Book review – Anna Kessel – “Eat, Sweat, Play”


jan-2017-tbrOops, it’s been a while, after my flood of posts around the New Year, hasn’t it. Problem is, I’ve been reading one Big Book (Iris Murdoch’s letters, very good, almost done now) and got in a frenzy about getting my book for Margery Sharp Day in on time this year (after a slight fail last year) so read that early on then am saving the review for the 25th. But here I am with a really good book about women and exercise. And I’ve only developed one new NetGalley review copy so far …

Anna Kessel – “Eat, Sweat, Play”

(2 July 2017)

I remember the joy of buying this along with those Iris Murdoch letters and Sylvia Patterson’s “I’m Not With the Band” when I had a book token to spend in Foyles. I’m also pleased I’m only 6 months behind on the TBR dates at the moment.

This is a book about sport and women’s lives, inspiring and frustrating by turns, written with authenticity (to a high degree – see my comments further down) and trying to show the authenticity of women’s sporting lives, whether as participants at all levels, fans or commentators. We meet people from new mums sparring in an old-school boxing gym to Jessica Ennis, from fans who decide they don’t have to know everything about the rules of football to the first woman to commentate on TV (men’s) football.

The book opens looking at teaching of PE and societal attitudes to women and sport, highlighting the fact that women are encouraged to exercise to look good (although being “allowed” to sweat these days) but not to look “unfeminine” or “undignified” or feel competitive or proud of themselves while engaging in sport (it does make the point that men are increasingly facing the issue of exercise and appearance now, but don’t have the same criticism of their looks when competing). Although this is changing, Kessel then looks at women’s sport and exercise as related to menstruation, pregnancy, motherhood and menopause, bringing out some horrific detail about how women’s bodies have been treated in research as an extension of men’s, with almost no research on the effect of periods (or birth control) on women’s performance, likelihood of injury, etc.

On the topic of horrific detail, there is a grim description of a miscarriage which the easily triggered might wish to skip – it is signposted but only very soon before the detail starts. Fair play to the author for breaking the boundaries by including this, although I couldn’t decide whether this fed into the “women are personal, men are impersonal” narrative and whether this will make it more easily dismissed by those who should be taking notice of the very important points raised in the book. I do hope not, as it’s a brave thing to talk about stuff that is just not talked about in public.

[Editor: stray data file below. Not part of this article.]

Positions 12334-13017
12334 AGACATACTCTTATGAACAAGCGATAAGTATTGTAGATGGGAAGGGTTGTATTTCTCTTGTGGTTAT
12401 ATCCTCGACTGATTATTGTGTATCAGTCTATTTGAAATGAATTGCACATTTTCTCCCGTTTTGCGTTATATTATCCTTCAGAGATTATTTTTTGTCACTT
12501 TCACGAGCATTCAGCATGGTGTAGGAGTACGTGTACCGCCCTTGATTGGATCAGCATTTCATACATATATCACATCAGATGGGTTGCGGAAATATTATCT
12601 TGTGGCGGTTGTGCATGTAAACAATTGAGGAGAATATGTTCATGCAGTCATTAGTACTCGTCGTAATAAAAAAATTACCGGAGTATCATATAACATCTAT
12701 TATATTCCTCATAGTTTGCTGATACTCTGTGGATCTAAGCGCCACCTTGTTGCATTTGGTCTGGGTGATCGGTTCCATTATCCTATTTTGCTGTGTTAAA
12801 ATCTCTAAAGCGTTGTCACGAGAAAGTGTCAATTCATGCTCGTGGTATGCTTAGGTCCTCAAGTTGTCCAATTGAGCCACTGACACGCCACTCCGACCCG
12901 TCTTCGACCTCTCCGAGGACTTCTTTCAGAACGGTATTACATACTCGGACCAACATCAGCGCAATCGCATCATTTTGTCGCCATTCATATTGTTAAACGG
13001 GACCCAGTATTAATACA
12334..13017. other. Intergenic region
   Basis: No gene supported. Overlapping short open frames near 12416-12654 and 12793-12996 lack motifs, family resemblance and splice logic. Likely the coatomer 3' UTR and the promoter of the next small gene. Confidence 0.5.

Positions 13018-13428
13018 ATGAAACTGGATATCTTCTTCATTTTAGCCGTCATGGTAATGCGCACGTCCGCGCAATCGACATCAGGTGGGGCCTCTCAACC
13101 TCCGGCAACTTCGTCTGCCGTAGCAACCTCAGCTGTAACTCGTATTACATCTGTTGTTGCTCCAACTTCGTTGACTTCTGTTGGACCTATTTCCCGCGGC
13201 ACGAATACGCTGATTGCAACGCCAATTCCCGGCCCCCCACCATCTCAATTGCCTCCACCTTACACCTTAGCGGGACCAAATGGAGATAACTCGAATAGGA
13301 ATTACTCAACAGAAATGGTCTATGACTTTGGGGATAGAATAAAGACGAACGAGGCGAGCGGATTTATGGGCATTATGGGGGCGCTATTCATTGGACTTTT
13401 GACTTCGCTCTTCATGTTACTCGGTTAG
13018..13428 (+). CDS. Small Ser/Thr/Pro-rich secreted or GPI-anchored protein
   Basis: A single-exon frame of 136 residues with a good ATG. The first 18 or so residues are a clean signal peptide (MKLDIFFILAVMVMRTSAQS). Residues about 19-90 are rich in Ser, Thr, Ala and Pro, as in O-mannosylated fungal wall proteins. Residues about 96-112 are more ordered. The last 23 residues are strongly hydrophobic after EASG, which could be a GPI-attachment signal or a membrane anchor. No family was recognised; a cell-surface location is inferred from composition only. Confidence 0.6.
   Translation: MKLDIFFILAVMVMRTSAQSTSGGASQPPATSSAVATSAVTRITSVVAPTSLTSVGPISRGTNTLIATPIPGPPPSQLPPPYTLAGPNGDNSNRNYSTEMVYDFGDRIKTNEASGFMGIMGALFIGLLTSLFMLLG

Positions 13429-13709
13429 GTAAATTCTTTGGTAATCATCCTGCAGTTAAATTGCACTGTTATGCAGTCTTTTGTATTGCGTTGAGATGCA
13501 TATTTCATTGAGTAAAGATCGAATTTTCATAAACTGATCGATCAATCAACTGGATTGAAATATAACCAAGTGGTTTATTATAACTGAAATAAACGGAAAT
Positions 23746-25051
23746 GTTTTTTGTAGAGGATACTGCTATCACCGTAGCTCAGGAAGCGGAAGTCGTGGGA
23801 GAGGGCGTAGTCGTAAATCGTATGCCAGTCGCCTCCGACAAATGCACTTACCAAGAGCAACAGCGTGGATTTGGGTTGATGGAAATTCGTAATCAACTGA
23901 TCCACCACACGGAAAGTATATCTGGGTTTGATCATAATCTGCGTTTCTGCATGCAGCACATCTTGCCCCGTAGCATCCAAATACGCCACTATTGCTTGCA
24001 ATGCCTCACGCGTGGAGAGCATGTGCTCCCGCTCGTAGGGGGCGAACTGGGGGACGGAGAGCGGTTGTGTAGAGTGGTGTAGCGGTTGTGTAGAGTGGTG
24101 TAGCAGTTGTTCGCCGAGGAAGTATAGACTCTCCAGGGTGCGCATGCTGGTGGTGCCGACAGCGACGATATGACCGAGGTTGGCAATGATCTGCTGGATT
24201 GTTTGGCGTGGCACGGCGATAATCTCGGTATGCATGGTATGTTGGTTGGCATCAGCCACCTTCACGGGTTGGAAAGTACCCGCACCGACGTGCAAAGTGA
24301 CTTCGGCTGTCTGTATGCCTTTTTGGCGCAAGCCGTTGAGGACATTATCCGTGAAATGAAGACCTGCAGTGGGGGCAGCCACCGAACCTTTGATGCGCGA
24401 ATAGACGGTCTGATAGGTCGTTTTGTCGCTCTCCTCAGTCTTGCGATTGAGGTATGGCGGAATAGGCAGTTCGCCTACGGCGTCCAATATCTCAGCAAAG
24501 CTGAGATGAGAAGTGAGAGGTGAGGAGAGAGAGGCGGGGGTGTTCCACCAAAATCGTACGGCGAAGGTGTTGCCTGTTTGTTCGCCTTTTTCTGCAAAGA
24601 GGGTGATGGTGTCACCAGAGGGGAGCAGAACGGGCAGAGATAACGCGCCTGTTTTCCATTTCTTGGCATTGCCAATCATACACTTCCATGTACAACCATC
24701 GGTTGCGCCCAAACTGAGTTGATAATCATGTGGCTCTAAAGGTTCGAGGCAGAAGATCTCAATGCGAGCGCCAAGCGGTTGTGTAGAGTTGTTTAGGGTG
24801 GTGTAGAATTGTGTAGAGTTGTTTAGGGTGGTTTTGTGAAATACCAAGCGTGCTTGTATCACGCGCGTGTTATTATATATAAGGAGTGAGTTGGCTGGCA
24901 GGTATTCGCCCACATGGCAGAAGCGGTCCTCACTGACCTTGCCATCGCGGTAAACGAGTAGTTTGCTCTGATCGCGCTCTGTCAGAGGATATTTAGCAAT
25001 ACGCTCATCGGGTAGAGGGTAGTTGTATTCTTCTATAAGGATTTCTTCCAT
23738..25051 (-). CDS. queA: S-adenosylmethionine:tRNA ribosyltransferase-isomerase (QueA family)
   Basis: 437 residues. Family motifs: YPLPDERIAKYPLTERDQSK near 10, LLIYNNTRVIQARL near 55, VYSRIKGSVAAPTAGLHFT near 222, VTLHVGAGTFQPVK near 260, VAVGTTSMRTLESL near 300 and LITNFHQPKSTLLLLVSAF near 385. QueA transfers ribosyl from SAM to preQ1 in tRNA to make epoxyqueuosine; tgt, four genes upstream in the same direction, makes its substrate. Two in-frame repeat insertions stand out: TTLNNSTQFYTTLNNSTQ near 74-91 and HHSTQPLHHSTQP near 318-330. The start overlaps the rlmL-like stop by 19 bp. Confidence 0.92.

We move on to fandom and sports journalism, and here, as throughout the book, Kessel uses her own experiences but broadens them out through networks of women (and men) she speaks to. She’s great on the camaraderie of sport, using her contrasting experiences of running with supportive women and competitive, pushing men (I have to say here that I’ve not had that kind of divided experience myself; I know a lot of kind and supportive male runners, luckily, as well as my fab group of mainly female Sedate Ladies). The groundbreaking images of This Girl Can campaign are highlighted, although she does point out that this campaign is not aimed at the older women and there should be something for them (us?), too.

Inspiring reading, with a good mix of research (nicely referenced) and anecdote: lots to think about here.

On a slight whim, and because in light of Brexit, the Trump presidency and various stuff going on locally I have been thinking about how to do good and community, I responded to a NetGalley email and bagged myself a copy of The Power of Meaning by Emily Esfahani Smith, which apparently “explores how we can begin to build a culture of meaning into our families, our workplaces and our communities”. It was published yesterday so would be next on the list were I not supposed to be reading another NetGalley book published on the same day.

I’m actually reading Barbara Kingsolver’s “The Poisonwood Bible” which I was unsure of, being as I am not usually keen on books about Africa (they so often seem to concentrate on bloody conflict: if you know of books on the continent which don’t, or non-conflict, non blasted Magic Realism South American books, do let me know!) but love her writing. So far, I can’t put it down!

State of the TBR January 2017 and Christmas book confessions (happies)


jan-2017-tbrI know, I know, a bonus post from me, two on one day. But I had a lot of stuff to fit in! First of all, here’s my January TBR, which I think you’ll agree is marvellous, svelte, hardly visible, etc. Well, you can see it’s smaller than January 2016‘s effort (and you can see the TBR wax and wane in my Year in First Lines post). This has been boosted by my lovely Secret Santa gifts.

Lovely Christmas arrivals

I’m in three Secret Santa arrangements every year. The first one to be opened is the BookCrossing one, as we do that over a meal some time in early December. Here’s my haul (minus a sweet Christmas tree decoration I had left downstairs) from my friend Jen:


… all off my wishlist, lucky me. Then I’m in a photo a day one and fortunately for the TBR, received a lovely parcel from Alexandra containing a super colouring book and a lovely notebook. That was opened on Christmas Day, as was my LibraryThing Virago one from Belva, complete with chocs and Parma Violets and a lovely double CD to listen to while I read!


Then, of course, there were lovely booky gifts from Ali and Gill, dear local friends (as well as lots of other good things from other friends, but this is about BOOKS, otherwise we’ll be here all day). So, here’s the pile in all its glory:


Scott Jurek – Eat and Run – about endurance running (and veganism) and apparently a v good read.

Miriam Toews – A Boy of Good Breeding – small town America and she writes so beautifully

Farahad Zama – Mrs Ali’s Road to Happiness – fourth in the lovely Marriage Bureau for Rich People series – I’ve loved the first three

Susie Dent – How to Talk Like a Local – a book on local accents and dialects by the Countdown Dictionary Corner queen